Thursday, January 18, 2018

Nothing New Under the Sun

by Brenda J. Christie

A recent Business Insider article by Becky Peterson, tells the story of a Ghanaian immigrant who came to America and struck it rich.

Given the unfortunate events of recent days vis-a-vis the purported state of Haiti and African countries in general, it is refreshing to see another success story disproving that conjecture.  Abe Ankumah's story is also proof that with preparation, insight and grit, one can accomplish one's dreams.  Of course, there is a lot more to achieving success than the aforementioned.  If you have an interest in how entrepreneurs attained success, you may want to tune into a new MSNBC series about tech, jobs and the future.

What struck me about Becky Peterson's article, however, was not just because it is a success story, but the technology being employed.  The company Abe Ankumah and his two partners created, Nyansa, combines analytics with monitoring on wifi networks.  Voyance, the product Nysana recently released, "is a system that monitors wifi networks to make sure every device on the network is running perfectly."  This is an old concept applied to modern technology.  Which isn't to say it has no value.  Indeed, just the contrary.  Nysana recently secured $15 million in funding from Intel.  Companies who are Nysana's clients include:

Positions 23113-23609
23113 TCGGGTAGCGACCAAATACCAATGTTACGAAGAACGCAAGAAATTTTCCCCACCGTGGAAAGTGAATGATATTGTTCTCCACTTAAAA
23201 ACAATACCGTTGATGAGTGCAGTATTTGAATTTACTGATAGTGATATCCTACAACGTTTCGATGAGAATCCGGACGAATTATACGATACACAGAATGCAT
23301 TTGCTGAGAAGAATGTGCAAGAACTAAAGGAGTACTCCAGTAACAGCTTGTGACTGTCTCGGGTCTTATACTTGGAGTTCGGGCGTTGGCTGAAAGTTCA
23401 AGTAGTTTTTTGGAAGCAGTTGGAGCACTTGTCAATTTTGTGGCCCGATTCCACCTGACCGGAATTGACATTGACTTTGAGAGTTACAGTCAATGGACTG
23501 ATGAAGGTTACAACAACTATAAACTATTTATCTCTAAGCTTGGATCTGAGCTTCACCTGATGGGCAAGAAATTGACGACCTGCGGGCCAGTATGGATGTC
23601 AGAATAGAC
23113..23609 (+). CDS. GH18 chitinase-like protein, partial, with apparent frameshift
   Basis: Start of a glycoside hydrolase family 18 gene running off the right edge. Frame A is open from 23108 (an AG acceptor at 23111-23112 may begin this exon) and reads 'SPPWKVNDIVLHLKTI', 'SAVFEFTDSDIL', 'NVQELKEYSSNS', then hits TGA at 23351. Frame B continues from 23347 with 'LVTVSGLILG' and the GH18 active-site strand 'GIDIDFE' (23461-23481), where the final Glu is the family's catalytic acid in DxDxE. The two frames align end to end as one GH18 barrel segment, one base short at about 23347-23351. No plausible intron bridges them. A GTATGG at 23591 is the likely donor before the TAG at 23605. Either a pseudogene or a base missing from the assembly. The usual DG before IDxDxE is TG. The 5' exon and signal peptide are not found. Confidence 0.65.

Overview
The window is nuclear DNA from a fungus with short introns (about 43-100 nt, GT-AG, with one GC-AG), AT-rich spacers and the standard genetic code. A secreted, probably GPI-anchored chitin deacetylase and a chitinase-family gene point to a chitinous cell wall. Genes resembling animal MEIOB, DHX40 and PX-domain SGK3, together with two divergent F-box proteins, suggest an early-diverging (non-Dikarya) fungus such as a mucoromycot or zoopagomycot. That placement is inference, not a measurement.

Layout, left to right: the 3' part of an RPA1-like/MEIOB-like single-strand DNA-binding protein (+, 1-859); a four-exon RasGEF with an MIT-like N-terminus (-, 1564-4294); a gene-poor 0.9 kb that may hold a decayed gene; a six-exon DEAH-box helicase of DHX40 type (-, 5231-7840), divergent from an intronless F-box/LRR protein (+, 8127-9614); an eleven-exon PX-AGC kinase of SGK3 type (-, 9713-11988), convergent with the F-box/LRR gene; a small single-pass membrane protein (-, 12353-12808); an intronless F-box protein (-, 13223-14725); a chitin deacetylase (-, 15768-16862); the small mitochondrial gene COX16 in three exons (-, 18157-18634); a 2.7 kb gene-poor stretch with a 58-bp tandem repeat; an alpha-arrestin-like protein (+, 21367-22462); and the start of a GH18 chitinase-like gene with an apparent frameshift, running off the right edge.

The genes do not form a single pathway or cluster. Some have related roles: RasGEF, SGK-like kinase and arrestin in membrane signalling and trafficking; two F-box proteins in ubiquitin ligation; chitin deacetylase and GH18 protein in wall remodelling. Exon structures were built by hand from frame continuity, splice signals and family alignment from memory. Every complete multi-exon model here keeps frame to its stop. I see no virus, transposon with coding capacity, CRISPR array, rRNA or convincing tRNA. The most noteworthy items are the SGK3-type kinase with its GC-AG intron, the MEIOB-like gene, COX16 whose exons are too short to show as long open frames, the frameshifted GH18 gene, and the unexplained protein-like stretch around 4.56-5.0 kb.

• Tesla
  • Proctor & Gamble
  • General Motors
  • Home Depot
  • Uber

What's interesting about the concept of monitoring is that it has existed within the mainframe world for decades.  Mainframe shops, first, to a large degree, employed system programmers to monitor performance of hardware systems and subsystems accounting for high levels of mainframe availability.  Today, enterprise software such as IBM Omegamon, BMC MainView and CA Sysview,  largely performs these functions. So the idea of hardware monitoring is not new, but applied to a different platform - iOT devices running in a wifi, networked environment.

It would be interesting to know whether today's mainframe enterprise monitoring software incorporate analytics into the software.  Indeed, it would be interesting if we owe the whole existence of analytics to the mainframe.

In any event, the combination of system/subsystem monitoring for networks supporting wifi devices and analytics is very powerful.  Its use will undoubtedly be expanded from manufacturing and the healthcare industries in the coming years.

Kudos to Mr. Ankumah and his team!